American metallers, All that Remains, have released their new album, Victim of the New Disease via Razor and Tie Records.
Victim of the New Disease comes in the wake of the terribly tragic loss of founding member and guitarist, Oli Herbert. Oli sadly passed away in October at just 44 years old. Victim of the New Disease was fully recorded by then so this album represents the last album from All That Remains with Oli on it. Originally due for release in 2019, All That Remains pushed the album out earlier in tribute to their fallen brother.
Alongside Oli, All That Remains are Phillip Labonte on lead vocals with Aaron Patrick on bass and backing vocals. On rhythm guitar its Mike Martin and on drums its Jason Costa.
Victim of the New Disease is 10 tracks and around 40 minutes long. It goes without saying that this album is extremely poignant for all metal fans, especially long term fans of All That Remains. With that in mind it isn’t a simple review to write but I am going to try to concentrate on it purely from a musical viewpoint. Despite the tragic event attached to this release, is it any good musically?
One thing that definitely shines through across the whole of Victim of the New Disease is the guitar skills of Oli Herbert. Whether purposely enhanced in the mix, or perhaps it is just a subconscious listening on my behalf, his talent seems to shine through even more brightly on this album. Overall though, while Victim of the New Disease is a good album, it isn’t amazing. There are some amazing tracks on here though. It’s just that there are some boring ones too. Most of those come when the band hit ballad style. Alone in the Darkness is one such. An okay track, well sung and a nice enough melody but nothing really stands out on it. It is very forgettable.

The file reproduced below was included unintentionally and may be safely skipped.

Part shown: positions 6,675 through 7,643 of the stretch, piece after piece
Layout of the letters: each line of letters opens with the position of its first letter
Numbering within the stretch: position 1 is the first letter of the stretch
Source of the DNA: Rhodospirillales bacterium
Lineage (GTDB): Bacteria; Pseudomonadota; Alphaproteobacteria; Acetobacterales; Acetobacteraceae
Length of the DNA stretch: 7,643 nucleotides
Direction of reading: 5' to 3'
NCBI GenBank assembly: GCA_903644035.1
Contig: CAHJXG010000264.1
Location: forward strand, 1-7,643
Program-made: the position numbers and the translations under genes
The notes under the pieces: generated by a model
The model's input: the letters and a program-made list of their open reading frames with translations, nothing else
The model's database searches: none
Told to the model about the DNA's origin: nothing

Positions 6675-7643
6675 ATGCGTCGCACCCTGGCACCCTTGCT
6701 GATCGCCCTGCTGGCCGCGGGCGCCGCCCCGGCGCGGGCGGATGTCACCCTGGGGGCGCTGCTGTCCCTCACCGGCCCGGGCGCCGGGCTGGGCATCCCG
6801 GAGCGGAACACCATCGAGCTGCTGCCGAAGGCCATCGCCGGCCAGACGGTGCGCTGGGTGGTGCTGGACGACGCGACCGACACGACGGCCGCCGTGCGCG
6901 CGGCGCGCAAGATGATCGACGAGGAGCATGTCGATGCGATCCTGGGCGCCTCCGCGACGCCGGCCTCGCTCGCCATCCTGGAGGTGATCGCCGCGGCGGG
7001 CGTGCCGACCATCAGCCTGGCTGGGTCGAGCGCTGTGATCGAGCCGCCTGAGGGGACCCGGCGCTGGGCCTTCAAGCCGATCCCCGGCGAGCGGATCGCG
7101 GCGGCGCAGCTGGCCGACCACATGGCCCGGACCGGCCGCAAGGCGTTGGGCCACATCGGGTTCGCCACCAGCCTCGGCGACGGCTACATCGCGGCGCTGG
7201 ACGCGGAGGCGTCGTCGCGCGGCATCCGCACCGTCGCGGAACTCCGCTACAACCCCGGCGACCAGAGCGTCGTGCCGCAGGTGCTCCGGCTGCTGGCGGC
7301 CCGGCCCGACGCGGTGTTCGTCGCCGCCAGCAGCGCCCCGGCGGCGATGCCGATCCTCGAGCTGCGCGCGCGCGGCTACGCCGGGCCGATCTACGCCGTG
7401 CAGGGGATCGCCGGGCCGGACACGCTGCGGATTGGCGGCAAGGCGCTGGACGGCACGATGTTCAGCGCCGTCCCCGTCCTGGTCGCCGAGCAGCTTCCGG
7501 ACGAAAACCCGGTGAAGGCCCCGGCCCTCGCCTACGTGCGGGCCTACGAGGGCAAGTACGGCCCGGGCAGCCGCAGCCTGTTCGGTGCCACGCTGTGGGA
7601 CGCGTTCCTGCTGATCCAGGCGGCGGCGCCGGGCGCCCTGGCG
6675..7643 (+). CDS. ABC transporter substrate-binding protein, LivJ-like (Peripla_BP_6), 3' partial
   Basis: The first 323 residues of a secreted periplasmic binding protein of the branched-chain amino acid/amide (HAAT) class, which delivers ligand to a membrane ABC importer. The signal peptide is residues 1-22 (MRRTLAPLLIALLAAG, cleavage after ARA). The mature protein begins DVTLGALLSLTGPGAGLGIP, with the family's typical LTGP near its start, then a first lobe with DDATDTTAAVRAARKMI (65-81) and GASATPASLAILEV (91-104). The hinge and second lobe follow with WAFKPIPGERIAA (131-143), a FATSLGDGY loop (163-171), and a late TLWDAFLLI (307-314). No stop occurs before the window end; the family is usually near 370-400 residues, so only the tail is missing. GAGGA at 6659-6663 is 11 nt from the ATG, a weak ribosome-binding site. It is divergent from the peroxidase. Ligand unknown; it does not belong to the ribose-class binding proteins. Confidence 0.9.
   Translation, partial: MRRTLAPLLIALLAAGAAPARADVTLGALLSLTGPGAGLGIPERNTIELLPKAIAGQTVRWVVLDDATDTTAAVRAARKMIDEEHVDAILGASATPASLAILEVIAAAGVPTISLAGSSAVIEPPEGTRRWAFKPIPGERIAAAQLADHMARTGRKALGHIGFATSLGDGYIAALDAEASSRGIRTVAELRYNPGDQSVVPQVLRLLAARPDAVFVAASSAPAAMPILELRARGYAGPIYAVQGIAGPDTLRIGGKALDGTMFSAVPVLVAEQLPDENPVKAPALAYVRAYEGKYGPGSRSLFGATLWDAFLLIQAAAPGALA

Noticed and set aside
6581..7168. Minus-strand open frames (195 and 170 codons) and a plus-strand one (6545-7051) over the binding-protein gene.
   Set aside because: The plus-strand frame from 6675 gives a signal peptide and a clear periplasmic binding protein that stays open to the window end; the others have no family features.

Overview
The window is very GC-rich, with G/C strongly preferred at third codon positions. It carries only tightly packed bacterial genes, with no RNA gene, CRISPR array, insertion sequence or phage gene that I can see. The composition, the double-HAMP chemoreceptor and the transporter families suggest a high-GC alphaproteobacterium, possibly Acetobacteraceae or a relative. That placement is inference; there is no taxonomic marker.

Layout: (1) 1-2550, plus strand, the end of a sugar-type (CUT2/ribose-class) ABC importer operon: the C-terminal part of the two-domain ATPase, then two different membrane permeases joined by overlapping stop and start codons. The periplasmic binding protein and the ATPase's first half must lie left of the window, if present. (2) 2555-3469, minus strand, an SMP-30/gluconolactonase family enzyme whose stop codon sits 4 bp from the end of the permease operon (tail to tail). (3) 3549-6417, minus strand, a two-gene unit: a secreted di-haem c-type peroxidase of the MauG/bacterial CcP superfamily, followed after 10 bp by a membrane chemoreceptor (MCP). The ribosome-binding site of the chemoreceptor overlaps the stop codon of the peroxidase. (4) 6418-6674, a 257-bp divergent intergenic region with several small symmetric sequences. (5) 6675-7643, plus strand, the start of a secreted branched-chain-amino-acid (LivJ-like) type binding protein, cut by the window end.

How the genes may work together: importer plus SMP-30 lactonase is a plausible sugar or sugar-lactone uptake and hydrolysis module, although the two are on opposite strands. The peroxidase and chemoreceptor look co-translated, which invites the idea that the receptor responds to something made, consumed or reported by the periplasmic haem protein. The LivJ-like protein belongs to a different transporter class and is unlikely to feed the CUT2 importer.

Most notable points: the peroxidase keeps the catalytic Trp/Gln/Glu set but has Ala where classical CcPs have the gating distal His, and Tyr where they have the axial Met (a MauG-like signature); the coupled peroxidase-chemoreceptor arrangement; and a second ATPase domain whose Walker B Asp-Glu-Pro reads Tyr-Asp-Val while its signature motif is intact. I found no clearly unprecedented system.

Just Tell Me Something is another that comes and goes leaving little of a mark. This track even has guest vocals from Danny Worsnop (Asking Alexandria) but it does little to remove the bland taste in my mouth. There are a couple that bring a nice mix of metalcore with cleaner sections such as I Meant What I Said which brings clean vocals over excellent drum blasts. It has a nice fiery start with a chunky riff and powerful bass and ends to a decent piano melody. The best of All That Remains on Victim of a New Disease comes when they get a bit angrier though.
Blood I Spill is a cracking tune with a viciously heavy riff and immense drumming. The vocals come rough and heavy in the verses with a cleaner, anthemic chorus. There is a wicked little Oli solo and loads of melody blended in to what is a straight up metalcore blast. Misery In Me follows a similar structure and probably is my favourite on the album. There is a supremely catchy rhythm to the track, loads of blasting drum sections and a pounding riff. The chorus hooks you in and you can see this one becoming a live favourite. The album closer, and title track, is another shorter but impressive blast of metal and one for the pit. The drums are impressive and the guitar riffs and melody really have impact, one final time.
Victim of the New Disease is a mixed affair. There is impressive instrumentation throughout and the vocals are solid. Lyrically the album seems to deal with mental health and depression which is a great topic and one I am so happy to see getting pushed intpo the limelight by so m nay metal bands at the moment. The only issue here is that there are a couple bland songs, mainly the ballads. When they go heavy though there are some cracking tunes on here though so while not a great album, it is very good.
Victim of the New Disease is out now on all the usual streaming platforms. You can also grab a physical copy from the band here. Keep up to date with All That Remains, especially in regards to what the future holds for the band, at their website, on Facebook, Twitter and Instagram.
Victim of the New Disease by All That Remains (Razor & Tie)